Those friends introduced Hunt to Emily Stevens, who is a major gifts director for the Rams Club, and Stevens provided the information on the internship. Hunt decided to apply for what she called a “dream job.”

She had to wait several weeks before hearing on April 27 that she had been accepted for the internship. She began work May 23.

Working at the Ernie Williamson Athletic Center near the Smith Center, Hunt is on the front line for donors, taking phone calls and answering questions.

She answered the phone one day and heard a familiar voice. It was Damon Rhodes, her principal at Kendall Valley Elementary School. Rhodes remembered her since one of his sons went to school with her.

Being involved with UNC athletics, Hunt said she’s often asked if she can get people tickets to the Duke game. She teasingly will tell them that there are usually plenty of seats for field hockey.

At the Rams Club she’s met former athletes who are involved with donors. They include Brian Chacos, who played football, and Brian Bersticker, a former basketball player. But the best-known is Eric Montross, the center on the 1993 national championship basketball team.

Merionne Hunt poses with Eric Montross in front of the Smith Center. (Contributed)

“They’re not in the office much, but they’re great to work with and easy to talk to,” said Hunt. “Eric Montross is one of the most humbled people you’ll ever meet and he’s very good at what he does.”

The Rams Club is the primary fundraiser for UNC athletics, collecting donations for athletic scholarships and facility upgrades. For the women athletes, the Rams Club has started Forever Tar Heels, in which former players return to raise money but also to mentor current female players.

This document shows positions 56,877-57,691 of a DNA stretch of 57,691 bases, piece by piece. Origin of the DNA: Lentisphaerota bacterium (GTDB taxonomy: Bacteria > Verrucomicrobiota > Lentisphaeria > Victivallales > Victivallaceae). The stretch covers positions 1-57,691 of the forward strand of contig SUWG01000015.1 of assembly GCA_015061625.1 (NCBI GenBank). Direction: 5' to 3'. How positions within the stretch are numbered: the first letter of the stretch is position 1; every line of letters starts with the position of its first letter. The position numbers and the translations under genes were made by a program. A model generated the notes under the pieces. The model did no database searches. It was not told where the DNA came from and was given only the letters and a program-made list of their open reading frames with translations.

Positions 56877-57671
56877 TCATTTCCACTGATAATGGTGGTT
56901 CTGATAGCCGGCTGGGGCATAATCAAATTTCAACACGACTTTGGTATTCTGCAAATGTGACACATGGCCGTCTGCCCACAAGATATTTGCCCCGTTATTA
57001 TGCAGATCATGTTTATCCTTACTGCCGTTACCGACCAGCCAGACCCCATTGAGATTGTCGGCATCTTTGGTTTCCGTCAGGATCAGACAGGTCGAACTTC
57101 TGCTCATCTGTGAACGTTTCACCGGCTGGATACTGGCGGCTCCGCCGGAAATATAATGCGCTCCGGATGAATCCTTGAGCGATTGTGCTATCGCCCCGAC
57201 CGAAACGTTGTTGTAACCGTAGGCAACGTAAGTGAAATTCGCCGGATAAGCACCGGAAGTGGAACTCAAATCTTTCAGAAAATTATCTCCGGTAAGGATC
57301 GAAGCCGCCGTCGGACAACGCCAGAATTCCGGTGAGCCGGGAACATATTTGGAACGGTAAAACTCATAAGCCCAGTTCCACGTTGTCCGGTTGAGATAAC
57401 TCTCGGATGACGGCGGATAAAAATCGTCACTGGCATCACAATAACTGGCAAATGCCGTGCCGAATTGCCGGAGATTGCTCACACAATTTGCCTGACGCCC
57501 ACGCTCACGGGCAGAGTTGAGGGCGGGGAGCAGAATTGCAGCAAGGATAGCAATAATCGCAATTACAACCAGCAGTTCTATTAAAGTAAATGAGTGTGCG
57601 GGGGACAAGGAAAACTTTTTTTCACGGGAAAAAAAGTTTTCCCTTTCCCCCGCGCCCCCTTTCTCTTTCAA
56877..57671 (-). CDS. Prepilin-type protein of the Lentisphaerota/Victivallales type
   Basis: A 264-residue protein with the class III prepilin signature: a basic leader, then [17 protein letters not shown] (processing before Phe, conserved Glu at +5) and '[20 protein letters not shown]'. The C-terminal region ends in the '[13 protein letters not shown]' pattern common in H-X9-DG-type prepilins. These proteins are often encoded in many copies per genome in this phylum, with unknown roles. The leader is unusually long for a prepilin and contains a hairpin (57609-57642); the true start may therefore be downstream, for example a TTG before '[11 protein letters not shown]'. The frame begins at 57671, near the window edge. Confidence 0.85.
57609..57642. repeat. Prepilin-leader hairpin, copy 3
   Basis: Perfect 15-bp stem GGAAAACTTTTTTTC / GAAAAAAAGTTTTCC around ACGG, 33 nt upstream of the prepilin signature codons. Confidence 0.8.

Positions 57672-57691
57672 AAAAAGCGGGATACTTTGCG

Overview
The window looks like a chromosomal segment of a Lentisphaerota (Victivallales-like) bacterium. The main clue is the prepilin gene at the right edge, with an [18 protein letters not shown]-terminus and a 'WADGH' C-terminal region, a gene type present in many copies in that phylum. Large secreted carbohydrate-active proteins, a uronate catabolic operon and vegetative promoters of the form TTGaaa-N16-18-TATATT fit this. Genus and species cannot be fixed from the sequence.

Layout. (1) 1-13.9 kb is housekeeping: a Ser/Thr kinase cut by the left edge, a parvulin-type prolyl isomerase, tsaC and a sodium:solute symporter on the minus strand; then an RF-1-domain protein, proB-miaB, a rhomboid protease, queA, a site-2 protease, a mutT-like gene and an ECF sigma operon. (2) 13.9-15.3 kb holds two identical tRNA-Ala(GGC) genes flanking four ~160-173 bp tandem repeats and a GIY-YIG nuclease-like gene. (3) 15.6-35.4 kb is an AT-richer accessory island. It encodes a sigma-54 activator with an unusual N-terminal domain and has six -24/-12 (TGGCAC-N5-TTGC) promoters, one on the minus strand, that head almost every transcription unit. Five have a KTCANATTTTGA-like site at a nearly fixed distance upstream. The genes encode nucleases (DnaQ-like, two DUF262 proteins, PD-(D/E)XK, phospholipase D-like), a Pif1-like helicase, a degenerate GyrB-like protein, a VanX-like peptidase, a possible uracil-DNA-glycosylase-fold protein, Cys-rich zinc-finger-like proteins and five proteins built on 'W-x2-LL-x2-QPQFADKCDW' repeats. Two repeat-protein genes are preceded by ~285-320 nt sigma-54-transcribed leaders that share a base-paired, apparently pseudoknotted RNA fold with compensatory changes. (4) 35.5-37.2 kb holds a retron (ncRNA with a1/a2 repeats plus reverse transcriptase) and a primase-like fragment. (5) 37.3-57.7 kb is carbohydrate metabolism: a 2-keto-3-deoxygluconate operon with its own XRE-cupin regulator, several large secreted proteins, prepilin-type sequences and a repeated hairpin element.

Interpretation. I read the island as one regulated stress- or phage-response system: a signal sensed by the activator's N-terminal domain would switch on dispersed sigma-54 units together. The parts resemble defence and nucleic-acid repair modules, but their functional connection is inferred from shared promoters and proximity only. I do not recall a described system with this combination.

“Being a former student athlete, it makes me happy to see that,” Hunt said.

With football season only about a month away, the Rams Club will be ramping up special events soon.

“We’ll be getting ready for Rams Club ticket holders,” she said.

That includes the Tar Heel Patio at the Morehead-Patterson Bell Tower, which provides food under a big tent for Rams Club members at home football games. Then there’s the Tar Heel Experience for donors sitting in the stands.

Merionne Hunt in the Jordan Experience Room at the Kenan Football Center. (Contributed)

Hunt’s internship will last through next May, but she’s hoping it will turn into a full-time job.

“These are great people to work with and there are a lot of different things I want to continue, like working with donors,” she said.

“At Carolina, they care about the future of interns,” she added. “They take time to talk about your options. They’re really good mentors.”

Hunt has also had a hand at mentoring. She helped with orientation of new students, mostly non-athletes.

“It was special to meet them and be able to help them out,” she said. “Later, I’d like to go back to Division II as an athletic director.”

She credits Larry Leckonby, who worked at several schools before coming to Catawba, “who did a really good job. I was lucky to work with him.

“I like the small community feel, maybe (ending up) at my alma mater.”

No matter what her future holds, Hunt understands that her field is “all about connections, hard work and projects others wouldn’t take on.”